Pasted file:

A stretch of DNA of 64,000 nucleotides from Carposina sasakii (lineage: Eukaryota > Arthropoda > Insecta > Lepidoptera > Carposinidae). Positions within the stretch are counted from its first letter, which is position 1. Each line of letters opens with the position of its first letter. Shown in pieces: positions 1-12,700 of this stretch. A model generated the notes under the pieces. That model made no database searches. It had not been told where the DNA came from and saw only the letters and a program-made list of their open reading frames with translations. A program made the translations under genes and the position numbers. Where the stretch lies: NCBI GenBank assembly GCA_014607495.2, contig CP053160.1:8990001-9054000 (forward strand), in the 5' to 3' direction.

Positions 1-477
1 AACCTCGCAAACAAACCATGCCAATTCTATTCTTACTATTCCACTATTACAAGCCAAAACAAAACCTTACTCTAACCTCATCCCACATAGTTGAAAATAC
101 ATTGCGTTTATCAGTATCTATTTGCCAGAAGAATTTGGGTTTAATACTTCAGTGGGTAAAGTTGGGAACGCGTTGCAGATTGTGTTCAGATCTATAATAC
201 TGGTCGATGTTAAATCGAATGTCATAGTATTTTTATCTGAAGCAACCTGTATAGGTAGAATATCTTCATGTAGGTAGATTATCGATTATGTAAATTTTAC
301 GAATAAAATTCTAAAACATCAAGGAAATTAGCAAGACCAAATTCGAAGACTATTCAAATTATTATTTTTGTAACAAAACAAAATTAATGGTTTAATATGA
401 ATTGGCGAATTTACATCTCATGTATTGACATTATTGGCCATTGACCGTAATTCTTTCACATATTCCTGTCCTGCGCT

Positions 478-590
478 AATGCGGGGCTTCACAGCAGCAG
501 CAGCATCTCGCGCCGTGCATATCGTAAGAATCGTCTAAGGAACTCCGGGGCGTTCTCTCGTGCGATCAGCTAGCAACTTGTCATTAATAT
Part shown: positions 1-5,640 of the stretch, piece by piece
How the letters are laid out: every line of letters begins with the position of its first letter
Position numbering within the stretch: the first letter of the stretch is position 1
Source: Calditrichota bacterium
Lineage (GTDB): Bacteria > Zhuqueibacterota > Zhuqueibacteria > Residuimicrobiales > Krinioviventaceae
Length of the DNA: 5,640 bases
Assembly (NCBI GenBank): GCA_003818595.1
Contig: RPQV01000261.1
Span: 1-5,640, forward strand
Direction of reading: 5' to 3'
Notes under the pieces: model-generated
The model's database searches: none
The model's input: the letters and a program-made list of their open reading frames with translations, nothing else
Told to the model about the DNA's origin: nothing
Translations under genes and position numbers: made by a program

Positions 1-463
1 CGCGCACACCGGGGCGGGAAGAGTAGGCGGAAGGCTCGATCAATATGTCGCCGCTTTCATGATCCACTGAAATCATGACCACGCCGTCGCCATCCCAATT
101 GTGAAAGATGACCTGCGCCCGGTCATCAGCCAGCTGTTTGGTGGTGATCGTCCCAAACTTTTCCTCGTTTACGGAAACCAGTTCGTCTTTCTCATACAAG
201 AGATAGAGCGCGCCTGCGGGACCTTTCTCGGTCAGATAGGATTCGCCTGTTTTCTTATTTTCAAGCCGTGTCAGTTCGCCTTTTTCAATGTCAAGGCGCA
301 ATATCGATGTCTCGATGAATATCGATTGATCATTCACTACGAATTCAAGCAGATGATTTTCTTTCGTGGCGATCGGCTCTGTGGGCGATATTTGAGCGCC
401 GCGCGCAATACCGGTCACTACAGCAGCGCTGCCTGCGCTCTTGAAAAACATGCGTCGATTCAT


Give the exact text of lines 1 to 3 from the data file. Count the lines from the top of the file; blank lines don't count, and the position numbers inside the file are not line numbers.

A stretch of DNA of 64,000 nucleotides from Carposina sasakii (lineage: Eukaryota > Arthropoda > Insecta > Lepidoptera > Carposinidae). Positions within the stretch are counted from its first letter, which is position 1. Each line of letters opens with the position of its first letter. Shown in pieces: positions 1-12,700 of this stretch. A model generated the notes under the pieces. That model made no database searches. It had not been told where the DNA came from and saw only the letters and a program-made list of their open reading frames with translations. A program made the translations under genes and the position numbers. Where the stretch lies: NCBI GenBank assembly GCA_014607495.2, contig CP053160.1:8990001-9054000 (forward strand), in the 5' to 3' direction.

Positions 1-477
1 AACCTCGCAAACAAACCATGCCAATTCTATTCTTACTATTCCACTATTACAAGCCAAAACAAAACCTTACTCTAACCTCATCCCACATAGTTGAAAATAC